Once it completes extratropical transition, which might involve some weakening, this great storm will intensify as it moves westward toward eventual landfall at Ocean City, Maryland. Taking Hurricane Sandy as a prototype, it actually reached the greatest intensity of its whole life cycle as an extratropical storm right before it made landfall, and it was already plenty strong during its tropical phase: Category 3. Carrying this to a semi-fantastic extreme in my story, it suggests the potential for a storm well below even the record pressure set in our timeline by the 1935 Labor Day hurricane: 895 millibars.
Might the Christmas Blizzard achieve the record intensity set by our Hurricane Wilma in 2005: 882 millibars? Given this setup, very possible. It’s even conceivable that such a storm could not only best the record low pressure for an extratropical storm in the Atlantic, but tropical storms as well; i.e. setting a record for any storm. Might it go even lower than the 882-millibar mark? The 870 millibar level reached by Typhoon Tip beckons, and would seem achievable in this scenario.
Typhoon Tip was a very large storm; if it was over the United States its expanse of gale-force winds would cover most of the country! This is true for the Great Christmas Blizzard as well. But on the other hand such intense storms don’t have to have exceptionally large wind fields; Hurricane Patricia, comparable in intensity, was a relatively small storm. The flip side, of course, is that a storm of the same intensity that’s smaller in area has higher wind speeds, and indeed Hurricane Patricia sported sustained winds of 215 miles per hour, considerably greater than Tip’s 190-mile-per hour winds.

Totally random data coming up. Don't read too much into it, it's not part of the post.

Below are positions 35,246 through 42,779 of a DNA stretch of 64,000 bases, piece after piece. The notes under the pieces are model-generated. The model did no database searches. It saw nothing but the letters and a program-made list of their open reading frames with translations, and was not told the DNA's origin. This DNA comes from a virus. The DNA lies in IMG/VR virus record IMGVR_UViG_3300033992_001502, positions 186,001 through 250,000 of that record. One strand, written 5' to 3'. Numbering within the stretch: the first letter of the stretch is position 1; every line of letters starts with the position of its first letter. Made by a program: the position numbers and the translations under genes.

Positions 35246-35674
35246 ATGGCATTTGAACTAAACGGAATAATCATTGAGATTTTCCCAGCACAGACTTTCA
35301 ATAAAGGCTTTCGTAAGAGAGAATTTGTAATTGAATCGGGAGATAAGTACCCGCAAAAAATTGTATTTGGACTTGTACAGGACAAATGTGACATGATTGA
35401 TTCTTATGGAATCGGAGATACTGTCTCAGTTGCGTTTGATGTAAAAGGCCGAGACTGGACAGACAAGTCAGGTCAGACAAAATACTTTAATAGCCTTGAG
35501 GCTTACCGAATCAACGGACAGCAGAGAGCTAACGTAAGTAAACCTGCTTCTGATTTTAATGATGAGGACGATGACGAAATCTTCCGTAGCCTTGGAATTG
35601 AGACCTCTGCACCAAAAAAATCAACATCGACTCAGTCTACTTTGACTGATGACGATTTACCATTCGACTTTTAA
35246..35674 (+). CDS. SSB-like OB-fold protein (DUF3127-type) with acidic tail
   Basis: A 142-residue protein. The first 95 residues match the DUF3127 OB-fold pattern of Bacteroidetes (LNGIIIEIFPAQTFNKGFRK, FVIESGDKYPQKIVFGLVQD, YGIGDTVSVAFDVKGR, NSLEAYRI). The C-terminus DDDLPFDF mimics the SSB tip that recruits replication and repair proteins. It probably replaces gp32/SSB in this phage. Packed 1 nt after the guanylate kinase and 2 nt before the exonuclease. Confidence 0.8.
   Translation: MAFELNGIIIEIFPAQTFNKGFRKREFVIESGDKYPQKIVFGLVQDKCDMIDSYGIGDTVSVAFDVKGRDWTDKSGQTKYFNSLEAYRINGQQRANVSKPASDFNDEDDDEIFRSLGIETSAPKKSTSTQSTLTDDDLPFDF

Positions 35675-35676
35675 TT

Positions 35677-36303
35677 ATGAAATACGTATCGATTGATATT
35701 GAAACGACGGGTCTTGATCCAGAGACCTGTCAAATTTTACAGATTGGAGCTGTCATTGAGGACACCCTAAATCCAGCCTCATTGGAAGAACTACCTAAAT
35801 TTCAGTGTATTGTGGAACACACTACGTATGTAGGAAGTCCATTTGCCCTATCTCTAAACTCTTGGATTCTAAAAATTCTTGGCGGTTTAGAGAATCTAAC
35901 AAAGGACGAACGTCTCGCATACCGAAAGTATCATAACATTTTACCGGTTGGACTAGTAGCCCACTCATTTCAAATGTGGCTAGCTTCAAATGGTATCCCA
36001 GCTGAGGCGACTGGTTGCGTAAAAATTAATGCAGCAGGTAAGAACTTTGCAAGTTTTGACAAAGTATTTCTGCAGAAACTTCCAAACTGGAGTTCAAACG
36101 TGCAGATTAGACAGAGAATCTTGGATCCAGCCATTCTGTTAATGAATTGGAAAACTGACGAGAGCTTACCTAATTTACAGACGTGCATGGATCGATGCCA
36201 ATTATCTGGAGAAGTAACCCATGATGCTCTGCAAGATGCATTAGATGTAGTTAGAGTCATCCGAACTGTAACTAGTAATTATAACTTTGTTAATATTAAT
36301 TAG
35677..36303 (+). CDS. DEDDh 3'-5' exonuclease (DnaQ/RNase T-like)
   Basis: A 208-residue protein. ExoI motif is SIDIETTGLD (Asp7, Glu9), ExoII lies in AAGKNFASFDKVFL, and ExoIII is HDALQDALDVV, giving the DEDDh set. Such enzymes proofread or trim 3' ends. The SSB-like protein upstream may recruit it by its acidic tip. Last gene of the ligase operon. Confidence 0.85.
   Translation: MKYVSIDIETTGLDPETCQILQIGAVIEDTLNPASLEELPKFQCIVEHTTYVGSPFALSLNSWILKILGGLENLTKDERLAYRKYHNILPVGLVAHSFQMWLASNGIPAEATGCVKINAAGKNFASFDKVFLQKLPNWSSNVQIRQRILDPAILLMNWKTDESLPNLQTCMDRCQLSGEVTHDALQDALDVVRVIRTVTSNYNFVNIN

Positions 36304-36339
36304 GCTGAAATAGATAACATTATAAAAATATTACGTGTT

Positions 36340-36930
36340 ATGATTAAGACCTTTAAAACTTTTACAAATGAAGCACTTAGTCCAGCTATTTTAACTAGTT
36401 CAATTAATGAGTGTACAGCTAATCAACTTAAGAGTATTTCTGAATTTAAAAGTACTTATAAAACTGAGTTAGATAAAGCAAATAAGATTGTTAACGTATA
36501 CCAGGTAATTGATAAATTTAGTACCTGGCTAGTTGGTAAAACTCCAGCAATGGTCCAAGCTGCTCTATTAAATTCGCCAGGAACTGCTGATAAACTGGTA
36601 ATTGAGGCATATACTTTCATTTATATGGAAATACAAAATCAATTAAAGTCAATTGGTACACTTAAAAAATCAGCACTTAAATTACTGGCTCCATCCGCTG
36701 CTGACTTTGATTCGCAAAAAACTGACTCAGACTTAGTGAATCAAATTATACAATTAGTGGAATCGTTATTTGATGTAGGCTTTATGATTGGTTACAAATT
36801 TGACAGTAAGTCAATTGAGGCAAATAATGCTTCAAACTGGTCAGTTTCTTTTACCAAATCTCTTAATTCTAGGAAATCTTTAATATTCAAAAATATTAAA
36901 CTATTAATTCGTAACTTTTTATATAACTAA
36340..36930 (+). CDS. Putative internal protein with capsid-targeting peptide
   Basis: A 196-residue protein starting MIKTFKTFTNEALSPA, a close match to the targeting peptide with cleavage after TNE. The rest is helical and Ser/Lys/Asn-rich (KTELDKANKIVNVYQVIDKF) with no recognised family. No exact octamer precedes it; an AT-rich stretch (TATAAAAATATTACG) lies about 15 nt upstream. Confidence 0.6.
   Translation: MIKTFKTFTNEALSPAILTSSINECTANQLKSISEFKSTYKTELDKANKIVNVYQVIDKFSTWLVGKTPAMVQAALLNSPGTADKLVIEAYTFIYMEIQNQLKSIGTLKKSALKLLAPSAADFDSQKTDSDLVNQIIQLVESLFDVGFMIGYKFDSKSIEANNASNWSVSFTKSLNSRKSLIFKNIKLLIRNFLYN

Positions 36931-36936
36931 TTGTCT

An Exceptional Intensity makes so much sense!
I’m toying with the idea of making the Great Christmas Blizzard bottom out at 865 millibars; it’s past the record intensity observed in our world for even a typhoon, let alone a nor’easter, and 865 echoes “1865”, the year of emancipation, which seems appropriately creepy, since post-emancipation history is a theme of the political discussions that are to take place, and there’s a scene at the Lincoln Memorial, right in the middle of the hardest-hit region.